Here at Orb, we are keenly aware of the relationship between mental health and the workplace. Various recent surveys have shown how much work time has been lost due to the poor mental health of employees, and we’re convinced that a lot can be done within the working environment to change this situation and to manage it better. It’s a goal which makes sense not only morally, but also from a business perspective – for when all is said and done, happy staff are a good deal more likely to be more productive staff, too.

Orb wants to play its part, by empowering both employers and employees to make this idea of a “well workplace” a reality. In practical terms, it means that we try to adopt an open, stigma-free, flexible and supportive attitude to all our policies and practices, and to the way we work with people.

Mike Oakley & Adrian

To this end, we have developed a training programme, which we’ve titled Essential Skills in Work and Volunteering for Positive Mental Health. We started trialling the course in 2014 – click here to read about the experience of one of our early trainees – and it has now become a standard part of our induction programme for all new staff and volunteers. It can also be of particular benefit to our service users, as they transition into volunteering positions within Orb, as part of their journey towards fully re-engaging in a working environment.

Although the training inevitably covers certain areas that are specific to working at Orb, it does differ significantly from other induction courses, in that it specifically tackles issues relating to mental well-being in the workplace and that could be any workplace.

Having worked with a lot of different people over the last couple of years, we’ve come to the conclusion that promoting workplace well-being is a two-way process. On the one hand, employees can take practical steps themselves, to help them stay well – but crucially, their place of work also has to have the attitude, the understanding, the working practices and the training to make that possible. In other words, effort is required from employers as well as employees, to make a healthy workplace possible.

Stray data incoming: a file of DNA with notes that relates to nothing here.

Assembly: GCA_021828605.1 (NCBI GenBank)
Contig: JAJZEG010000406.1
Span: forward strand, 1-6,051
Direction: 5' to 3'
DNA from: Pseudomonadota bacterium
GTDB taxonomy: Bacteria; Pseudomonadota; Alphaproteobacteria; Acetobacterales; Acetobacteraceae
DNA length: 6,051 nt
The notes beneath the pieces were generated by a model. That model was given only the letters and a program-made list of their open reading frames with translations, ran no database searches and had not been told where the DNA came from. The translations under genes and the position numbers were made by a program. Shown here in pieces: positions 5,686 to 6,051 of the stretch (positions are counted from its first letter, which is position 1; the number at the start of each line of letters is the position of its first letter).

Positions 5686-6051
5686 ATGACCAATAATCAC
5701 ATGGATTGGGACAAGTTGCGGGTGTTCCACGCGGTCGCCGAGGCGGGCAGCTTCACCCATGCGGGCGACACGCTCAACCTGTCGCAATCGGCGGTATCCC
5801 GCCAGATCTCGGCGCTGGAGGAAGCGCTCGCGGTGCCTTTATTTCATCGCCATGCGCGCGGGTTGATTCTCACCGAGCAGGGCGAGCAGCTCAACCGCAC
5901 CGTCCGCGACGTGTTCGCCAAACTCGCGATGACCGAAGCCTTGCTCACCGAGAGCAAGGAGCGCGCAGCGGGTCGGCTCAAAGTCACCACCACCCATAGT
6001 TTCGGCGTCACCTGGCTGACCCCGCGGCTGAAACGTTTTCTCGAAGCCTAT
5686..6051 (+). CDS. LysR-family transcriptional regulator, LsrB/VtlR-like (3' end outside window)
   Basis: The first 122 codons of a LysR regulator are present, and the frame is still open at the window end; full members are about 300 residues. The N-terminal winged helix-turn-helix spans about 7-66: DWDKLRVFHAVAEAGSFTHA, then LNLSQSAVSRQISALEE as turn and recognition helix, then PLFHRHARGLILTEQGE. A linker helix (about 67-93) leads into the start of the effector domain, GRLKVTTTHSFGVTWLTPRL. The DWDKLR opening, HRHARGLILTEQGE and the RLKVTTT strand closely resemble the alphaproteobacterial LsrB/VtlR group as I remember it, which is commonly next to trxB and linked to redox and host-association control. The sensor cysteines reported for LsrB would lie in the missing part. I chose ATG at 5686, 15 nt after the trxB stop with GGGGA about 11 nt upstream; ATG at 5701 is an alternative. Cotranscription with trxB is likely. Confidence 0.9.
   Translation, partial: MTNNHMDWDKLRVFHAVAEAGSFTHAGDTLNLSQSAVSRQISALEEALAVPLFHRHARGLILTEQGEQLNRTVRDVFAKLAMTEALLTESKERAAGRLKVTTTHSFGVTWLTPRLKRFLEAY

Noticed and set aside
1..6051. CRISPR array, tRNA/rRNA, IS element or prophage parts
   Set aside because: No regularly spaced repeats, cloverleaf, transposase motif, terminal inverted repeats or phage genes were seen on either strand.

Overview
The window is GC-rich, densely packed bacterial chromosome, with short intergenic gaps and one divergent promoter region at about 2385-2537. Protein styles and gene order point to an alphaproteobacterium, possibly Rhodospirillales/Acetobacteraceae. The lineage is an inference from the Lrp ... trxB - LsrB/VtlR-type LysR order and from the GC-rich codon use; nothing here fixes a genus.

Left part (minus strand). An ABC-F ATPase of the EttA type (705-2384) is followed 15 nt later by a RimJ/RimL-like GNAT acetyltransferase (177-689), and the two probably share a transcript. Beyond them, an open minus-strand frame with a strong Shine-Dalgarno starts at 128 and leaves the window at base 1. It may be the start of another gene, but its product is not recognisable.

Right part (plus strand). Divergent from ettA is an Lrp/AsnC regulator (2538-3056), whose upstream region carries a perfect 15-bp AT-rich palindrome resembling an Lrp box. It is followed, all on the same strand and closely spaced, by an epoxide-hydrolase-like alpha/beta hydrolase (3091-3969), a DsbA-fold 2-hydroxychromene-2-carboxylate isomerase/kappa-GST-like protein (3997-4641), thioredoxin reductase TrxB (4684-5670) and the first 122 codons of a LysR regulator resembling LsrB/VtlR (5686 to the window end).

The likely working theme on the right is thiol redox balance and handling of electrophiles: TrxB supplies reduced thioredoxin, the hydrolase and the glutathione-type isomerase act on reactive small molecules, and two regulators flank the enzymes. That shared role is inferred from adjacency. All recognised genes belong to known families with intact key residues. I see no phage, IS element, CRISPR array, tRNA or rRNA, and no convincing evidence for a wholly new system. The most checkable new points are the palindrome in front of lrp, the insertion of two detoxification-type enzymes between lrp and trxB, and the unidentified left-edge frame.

Nao (3)

The results speak for themselves. We have repeatedly had the pleasure of witnessing people emerging from enduring periods of mental ill-health and economic inactivity, going through the volunteer training with us, becoming volunteers at Orb, and then progressing to further education or salaried employment.

We have also seen the training benefitting members of the Knaresborough community, who have put themselves forward as volunteers and sought to give something back. It has been particularly wonderful to see how such training can impact positively on our younger volunteers, enabling them to go out into the wider world, feeling better prepared to look after their own mental well-being, and with raised expectations of what a good, healthy workplace should look like. We look forward to seeing how these raised expectations will translate into tangible workplace improvements, further down the line.

Josh & Andy (2)